In the seventeen years that Professor Ritter has been at UNCP, he has established a stellar reputation in the realms of teaching, and service to our students.
Dr. Ritter's teaching philosophy aims at stimulating what he argues is an "inherent interest" in all humans in the fundamental sciences, among which physics is paramount. In doing so, he strives to render the abstract conceptual nature of his discipline easily understandable for undergraduates. His successes, therefore, are heightened by the fact that many UNCP students are among the first in their families to attend college. His courses employ many hands on examples to illustrate concepts, especially in introductory physics courses. In his words, he brings the subject "alive" for students by emphasizing the applications of physics to beyond the lab and classroom to nonacademic activities.
Student response to Dr. Ritter's teaching is rated highly by his students. Much of their praise for his teaching is divided between his personal attributes and pedagogical methods. It was not uncommon to read a student characterize him as "willing to help students" "approachable" and a "fantastic teacher." Beyond the classroom, one student commented stated that Dr. Ritter offered Thanksgiving dinner to those students unable to travel home.
His commitment to teaching does not stop after graduation. In one recommendation letter, a student spoke of Dr. Ritter as a "great role model and friend" and a mentoring that spanned ten years through pharmacy school, a wedding, and significant life events. His mentoring and research with students exceeds standards of the most dedicated colleagues on our campus. In reading his letters of support, it was difficult to imagine that they addressed only one person.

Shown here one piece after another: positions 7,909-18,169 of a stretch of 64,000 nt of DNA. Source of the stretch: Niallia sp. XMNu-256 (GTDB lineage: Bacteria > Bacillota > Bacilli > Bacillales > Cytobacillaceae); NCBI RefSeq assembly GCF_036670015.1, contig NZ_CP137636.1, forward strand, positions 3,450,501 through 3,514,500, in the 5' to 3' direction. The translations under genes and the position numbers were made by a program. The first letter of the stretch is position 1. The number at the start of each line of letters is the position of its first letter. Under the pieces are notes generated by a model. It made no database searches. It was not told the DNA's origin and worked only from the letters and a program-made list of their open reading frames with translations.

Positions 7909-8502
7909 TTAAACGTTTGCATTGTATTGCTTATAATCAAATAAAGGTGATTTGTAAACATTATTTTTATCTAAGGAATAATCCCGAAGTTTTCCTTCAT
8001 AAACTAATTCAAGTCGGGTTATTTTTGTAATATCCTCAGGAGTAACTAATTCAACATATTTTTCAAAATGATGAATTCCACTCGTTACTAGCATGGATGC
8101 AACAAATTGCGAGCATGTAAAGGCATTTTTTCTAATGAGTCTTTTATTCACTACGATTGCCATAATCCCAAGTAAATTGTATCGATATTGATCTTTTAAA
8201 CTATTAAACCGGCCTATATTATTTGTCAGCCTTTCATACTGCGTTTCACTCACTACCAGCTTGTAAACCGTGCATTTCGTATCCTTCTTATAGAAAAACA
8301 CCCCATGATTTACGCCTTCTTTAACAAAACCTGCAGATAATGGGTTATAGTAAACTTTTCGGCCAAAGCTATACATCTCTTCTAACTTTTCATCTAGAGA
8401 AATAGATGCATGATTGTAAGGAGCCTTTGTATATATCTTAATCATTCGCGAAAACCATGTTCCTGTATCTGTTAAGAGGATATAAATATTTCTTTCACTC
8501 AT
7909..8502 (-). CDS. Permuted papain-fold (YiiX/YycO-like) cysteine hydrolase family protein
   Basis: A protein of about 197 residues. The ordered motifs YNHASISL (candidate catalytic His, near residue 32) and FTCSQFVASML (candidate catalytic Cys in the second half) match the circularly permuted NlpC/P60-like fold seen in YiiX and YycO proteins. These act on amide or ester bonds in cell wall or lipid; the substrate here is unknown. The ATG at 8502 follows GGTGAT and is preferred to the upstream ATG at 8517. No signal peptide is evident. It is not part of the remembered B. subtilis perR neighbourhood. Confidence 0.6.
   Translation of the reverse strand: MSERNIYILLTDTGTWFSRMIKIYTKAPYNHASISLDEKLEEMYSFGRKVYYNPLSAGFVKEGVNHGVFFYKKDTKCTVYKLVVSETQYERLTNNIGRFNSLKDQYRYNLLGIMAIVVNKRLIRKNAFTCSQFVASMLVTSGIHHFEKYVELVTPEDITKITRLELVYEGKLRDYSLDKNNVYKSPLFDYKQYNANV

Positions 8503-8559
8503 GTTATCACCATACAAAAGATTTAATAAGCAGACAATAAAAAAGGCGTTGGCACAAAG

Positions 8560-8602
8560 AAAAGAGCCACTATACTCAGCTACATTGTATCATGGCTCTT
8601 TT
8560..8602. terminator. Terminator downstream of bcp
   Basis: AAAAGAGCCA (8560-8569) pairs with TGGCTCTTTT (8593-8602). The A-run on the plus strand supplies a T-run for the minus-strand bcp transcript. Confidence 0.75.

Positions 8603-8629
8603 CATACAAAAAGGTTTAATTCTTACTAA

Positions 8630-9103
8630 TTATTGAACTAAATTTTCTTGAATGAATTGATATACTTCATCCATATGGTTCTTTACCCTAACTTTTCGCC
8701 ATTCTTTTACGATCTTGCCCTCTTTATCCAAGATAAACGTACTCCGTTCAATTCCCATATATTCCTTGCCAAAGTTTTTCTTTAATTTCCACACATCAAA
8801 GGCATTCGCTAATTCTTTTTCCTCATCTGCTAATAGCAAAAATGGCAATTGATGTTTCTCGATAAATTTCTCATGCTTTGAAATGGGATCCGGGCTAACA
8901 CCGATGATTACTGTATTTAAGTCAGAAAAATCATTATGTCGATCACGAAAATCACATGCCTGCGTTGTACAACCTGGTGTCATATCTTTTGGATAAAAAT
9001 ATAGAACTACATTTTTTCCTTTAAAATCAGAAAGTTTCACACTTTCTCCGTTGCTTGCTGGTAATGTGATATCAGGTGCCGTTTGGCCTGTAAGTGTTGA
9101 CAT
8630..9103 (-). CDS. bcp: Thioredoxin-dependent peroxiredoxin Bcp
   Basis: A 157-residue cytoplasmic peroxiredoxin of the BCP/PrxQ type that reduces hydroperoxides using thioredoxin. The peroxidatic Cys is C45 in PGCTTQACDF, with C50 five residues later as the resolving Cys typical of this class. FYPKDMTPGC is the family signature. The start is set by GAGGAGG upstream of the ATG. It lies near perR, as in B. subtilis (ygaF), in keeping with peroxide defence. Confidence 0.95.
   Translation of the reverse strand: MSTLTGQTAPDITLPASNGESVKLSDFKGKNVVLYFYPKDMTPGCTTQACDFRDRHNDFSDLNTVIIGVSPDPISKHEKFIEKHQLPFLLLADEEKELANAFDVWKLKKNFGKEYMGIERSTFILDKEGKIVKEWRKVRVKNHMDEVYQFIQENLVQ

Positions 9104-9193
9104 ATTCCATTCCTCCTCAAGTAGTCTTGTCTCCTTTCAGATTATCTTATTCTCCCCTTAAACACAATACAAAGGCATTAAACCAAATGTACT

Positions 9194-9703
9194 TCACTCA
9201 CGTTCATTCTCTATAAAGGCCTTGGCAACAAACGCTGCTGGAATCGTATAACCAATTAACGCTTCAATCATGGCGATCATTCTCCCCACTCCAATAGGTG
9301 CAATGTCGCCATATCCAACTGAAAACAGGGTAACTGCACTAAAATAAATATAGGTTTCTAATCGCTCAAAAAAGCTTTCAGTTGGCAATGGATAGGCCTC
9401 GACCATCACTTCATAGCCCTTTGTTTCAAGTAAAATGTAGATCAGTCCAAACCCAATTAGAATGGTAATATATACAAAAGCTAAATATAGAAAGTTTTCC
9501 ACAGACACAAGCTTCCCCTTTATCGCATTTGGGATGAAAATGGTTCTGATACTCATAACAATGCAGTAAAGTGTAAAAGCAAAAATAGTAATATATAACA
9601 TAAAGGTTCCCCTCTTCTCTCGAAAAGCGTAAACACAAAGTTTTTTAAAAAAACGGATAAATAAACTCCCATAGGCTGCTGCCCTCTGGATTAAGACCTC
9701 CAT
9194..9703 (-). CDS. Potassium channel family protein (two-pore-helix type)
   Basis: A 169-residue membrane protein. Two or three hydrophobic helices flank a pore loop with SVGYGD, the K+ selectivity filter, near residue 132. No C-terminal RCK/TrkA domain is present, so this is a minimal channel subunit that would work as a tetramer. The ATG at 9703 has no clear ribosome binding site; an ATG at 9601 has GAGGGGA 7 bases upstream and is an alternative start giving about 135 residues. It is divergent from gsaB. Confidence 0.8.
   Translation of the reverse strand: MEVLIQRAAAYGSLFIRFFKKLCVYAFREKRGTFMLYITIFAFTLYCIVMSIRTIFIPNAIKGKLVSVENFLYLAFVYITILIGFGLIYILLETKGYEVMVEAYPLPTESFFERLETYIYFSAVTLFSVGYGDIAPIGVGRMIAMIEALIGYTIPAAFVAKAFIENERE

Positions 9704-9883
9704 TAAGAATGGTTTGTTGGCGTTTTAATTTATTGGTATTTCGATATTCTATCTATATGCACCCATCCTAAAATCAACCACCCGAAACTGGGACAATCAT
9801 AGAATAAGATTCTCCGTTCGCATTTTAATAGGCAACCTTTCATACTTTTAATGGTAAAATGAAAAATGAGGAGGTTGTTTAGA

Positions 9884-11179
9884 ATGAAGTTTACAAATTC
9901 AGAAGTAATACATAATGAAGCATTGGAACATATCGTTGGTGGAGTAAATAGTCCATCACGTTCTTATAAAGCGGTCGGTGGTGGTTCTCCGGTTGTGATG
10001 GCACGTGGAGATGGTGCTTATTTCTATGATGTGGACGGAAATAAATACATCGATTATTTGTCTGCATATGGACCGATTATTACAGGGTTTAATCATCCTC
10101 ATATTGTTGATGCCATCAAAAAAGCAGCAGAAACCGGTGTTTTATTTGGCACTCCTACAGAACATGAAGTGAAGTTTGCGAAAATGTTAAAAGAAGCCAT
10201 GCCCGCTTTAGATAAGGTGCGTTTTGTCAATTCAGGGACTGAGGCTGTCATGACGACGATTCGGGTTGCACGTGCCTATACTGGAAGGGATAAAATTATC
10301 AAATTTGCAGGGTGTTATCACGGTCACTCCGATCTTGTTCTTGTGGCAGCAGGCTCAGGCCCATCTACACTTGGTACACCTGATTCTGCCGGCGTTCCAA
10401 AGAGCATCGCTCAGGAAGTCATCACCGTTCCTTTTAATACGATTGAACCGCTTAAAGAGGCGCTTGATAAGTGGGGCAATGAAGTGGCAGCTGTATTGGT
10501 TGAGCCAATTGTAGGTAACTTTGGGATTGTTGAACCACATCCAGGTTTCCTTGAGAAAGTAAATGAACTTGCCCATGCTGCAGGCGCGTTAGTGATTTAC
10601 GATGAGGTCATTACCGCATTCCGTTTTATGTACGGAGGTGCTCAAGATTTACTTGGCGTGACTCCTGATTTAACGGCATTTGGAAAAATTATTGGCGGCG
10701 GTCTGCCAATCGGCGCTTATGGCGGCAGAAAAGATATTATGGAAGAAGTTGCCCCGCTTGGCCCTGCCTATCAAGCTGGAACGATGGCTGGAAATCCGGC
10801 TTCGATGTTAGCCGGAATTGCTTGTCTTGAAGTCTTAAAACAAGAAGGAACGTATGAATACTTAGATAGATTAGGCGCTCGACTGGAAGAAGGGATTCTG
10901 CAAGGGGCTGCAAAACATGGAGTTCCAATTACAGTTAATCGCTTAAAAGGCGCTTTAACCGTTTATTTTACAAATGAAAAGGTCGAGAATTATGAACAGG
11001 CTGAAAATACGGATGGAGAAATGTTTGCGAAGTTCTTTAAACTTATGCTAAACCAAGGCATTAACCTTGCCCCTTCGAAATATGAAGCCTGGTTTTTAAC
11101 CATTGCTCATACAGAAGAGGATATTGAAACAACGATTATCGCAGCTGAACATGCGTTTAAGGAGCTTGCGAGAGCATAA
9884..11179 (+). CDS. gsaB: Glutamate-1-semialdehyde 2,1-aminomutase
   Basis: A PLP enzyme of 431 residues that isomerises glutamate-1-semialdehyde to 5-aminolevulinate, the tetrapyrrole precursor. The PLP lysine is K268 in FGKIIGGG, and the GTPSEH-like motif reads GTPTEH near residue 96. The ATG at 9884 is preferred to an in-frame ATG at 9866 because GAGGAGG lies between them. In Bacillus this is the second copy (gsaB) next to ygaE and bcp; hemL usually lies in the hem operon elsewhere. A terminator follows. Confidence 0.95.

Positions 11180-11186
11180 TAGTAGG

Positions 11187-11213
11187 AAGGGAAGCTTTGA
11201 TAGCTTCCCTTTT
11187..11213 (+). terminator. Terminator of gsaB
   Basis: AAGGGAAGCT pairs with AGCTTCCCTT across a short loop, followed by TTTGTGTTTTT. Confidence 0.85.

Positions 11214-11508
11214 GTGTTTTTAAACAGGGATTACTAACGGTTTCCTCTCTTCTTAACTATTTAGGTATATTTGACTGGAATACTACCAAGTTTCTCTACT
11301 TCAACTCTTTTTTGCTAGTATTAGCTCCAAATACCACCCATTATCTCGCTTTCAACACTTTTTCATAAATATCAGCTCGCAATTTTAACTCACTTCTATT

Dr. Ritter's unique talent for teaching is complimented by a deep commitment to engaging students in research. In the classroom, laboratory, and high profile work with undergraduates Professor Ritter has set high and enviable standards for his colleagues. Since 2002, he has been directing a NASA sponsored microgravity research program at UNCP in which students devise and perform experiments in a zero gravity environment. Dr. Ritter has had seven teams of his students accepted by NASA to fly their experiments in NASA's Microgravity Research aircraft in Houston, Texas. In short, there is little doubt that he provides UNCP students with invaluable educational opportunities and experiences that are arguably unmatched by most universities.
Dr. Ritter received his BS, MA, and, PhD degrees in physics from the State University of New York at Buffalo. Professor Ritter has been in the Department of Chemistry and Physics since 1996. He is a veteran of the Iraq War and commander in the United States Navel Reserve.